· Passwords/logins for project work I filed in 1Password, my password management system. I love 1Password because it is accessible on just about any platform, and all my computers and devices synchronize. When I get involved in a project and they send me credentials to use to access the server, or I have a server IP address to remember for remote desktop purposes, I store it in 1password and delete the email. The same could apply to other password management apps, such as LastPass.
· E-mails that concern a customer or project that are of interest to other people in my company I track in Microsoft Dynamics CRM. I have always tracked business relevant e-mails in CRM, but I have also left a copy in my inbox. The big change for me has been giving myself permission to not have to hold on to a local copy. Track and delete.
· Personal attachments, such as insurance documents, 401K statements I store in my personal SkyDrive. I have folders for Insurance, medical, taxes, and other common documents. Skydrive is available from any device, so I have my insurance documents available to me when I am at the doctors office.
· Business relevant attachments I store in our company SharePoint, using the CRM document library integration.
3. Stuff that requires a response
If I have a question from someone inside of my company, or a client with a question that requires a response, I reply to the message and delete the original. Outlook 2010 and 2013 have a great new button called “Reply & Delete.”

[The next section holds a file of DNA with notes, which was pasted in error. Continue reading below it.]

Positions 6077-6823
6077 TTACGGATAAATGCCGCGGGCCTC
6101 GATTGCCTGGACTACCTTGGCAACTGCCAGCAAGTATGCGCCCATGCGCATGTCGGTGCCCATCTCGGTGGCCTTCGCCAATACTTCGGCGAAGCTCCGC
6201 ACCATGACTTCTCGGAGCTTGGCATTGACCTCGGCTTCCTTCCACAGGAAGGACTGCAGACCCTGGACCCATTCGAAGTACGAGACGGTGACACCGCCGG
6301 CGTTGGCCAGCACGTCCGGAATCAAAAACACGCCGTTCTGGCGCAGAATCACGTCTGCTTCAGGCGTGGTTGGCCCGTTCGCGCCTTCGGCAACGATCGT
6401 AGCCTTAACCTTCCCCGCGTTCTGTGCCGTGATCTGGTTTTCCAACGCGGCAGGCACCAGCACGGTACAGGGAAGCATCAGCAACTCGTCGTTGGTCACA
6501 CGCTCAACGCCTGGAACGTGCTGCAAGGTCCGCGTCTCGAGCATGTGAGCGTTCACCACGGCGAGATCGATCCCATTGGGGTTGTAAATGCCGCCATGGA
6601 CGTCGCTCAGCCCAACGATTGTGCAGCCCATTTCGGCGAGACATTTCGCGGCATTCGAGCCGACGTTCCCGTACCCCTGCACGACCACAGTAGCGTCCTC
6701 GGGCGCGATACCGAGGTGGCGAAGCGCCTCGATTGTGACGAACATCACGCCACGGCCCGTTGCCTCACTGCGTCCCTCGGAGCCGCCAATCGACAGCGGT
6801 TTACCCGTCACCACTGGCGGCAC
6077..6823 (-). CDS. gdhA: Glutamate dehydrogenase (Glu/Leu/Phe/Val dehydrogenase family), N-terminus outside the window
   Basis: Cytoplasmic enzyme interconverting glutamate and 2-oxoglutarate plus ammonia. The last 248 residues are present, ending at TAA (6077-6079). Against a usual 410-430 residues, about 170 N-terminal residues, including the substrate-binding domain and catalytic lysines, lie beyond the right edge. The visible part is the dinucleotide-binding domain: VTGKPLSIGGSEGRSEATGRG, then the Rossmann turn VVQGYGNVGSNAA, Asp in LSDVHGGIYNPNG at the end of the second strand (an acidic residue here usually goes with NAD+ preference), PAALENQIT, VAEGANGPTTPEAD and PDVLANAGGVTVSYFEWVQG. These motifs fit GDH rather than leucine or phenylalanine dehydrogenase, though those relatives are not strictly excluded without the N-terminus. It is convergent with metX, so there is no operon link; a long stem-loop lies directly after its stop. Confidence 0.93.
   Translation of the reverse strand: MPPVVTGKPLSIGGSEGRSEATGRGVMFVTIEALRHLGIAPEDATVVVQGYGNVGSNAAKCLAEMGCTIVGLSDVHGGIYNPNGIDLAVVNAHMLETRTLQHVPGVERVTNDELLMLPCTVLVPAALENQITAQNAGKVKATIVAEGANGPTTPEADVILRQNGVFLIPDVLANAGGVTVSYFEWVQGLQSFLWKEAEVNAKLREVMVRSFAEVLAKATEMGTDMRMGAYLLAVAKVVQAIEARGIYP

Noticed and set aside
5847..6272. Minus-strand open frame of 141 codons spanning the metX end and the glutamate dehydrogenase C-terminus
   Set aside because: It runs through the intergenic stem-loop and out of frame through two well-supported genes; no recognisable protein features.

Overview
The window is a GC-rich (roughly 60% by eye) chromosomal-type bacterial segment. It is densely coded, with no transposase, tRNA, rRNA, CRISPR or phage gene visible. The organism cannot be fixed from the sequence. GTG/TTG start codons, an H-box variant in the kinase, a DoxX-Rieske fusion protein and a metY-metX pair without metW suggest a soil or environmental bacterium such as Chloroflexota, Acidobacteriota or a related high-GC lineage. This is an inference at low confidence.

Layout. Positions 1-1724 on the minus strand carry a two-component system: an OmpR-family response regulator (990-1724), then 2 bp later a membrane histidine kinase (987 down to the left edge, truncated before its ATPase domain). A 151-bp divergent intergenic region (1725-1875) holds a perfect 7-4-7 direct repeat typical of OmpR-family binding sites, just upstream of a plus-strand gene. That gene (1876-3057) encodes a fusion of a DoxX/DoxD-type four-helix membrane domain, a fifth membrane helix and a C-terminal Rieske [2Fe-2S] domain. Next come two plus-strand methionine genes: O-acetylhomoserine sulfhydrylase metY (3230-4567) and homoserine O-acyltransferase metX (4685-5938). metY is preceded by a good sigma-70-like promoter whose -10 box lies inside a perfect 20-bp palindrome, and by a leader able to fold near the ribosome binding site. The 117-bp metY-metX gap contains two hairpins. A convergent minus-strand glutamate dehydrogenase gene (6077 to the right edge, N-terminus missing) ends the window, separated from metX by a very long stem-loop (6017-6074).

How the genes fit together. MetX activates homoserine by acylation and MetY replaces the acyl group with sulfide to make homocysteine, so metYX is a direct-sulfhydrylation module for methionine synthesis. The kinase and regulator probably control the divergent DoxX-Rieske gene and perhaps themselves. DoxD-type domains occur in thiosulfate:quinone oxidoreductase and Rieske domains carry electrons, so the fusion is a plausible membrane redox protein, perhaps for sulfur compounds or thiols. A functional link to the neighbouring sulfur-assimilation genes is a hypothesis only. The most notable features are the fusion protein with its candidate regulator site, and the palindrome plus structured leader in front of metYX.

I love the reply and delete button, because it allows me to reply to a message and automatically delete the message to which I am replying. I’ve found that if I just hit reply, chances are I will forget to delete the original, and the inbox will pile up again.
4. Stuff that requires a future action
If an email requires me to do something in the future, like prepare for a meeting next Thursday, I will copy the contents of the email to an appointment on my calendar. If you are more task oriented, you could also use tasks; however, for me, I find I work best with appointments, because they block off time to work on the task, and give me a firm due date. One trick I love is to drag an email in Outlook from the inbox to the calendar. This will create an appointment containing the text of the email, which I can schedule for a convenient time to work on it.
So with my system in place, I now cleaned out my inbox. I had a few days of nerves, worrying that I may have deleted something that I needed, but after going over a month with my new system, I now find e-mail much less of a burden. I check my messages a couple of times per day, and quickly track and save what I need to keep, reply and delete to the rest.
I do maintain a small number of “work in progress” folders in my inbox specific to some projects that I am working on, but I limit what is in there to e-mails that I am not yet ready to reply to, and short term filing. I don’t let anything get old in those folder.
I find that I no longer have nagging thoughts in the back of my mind that I am missing important messages, and I can focus more on the tasks on which I am working.
My inbox today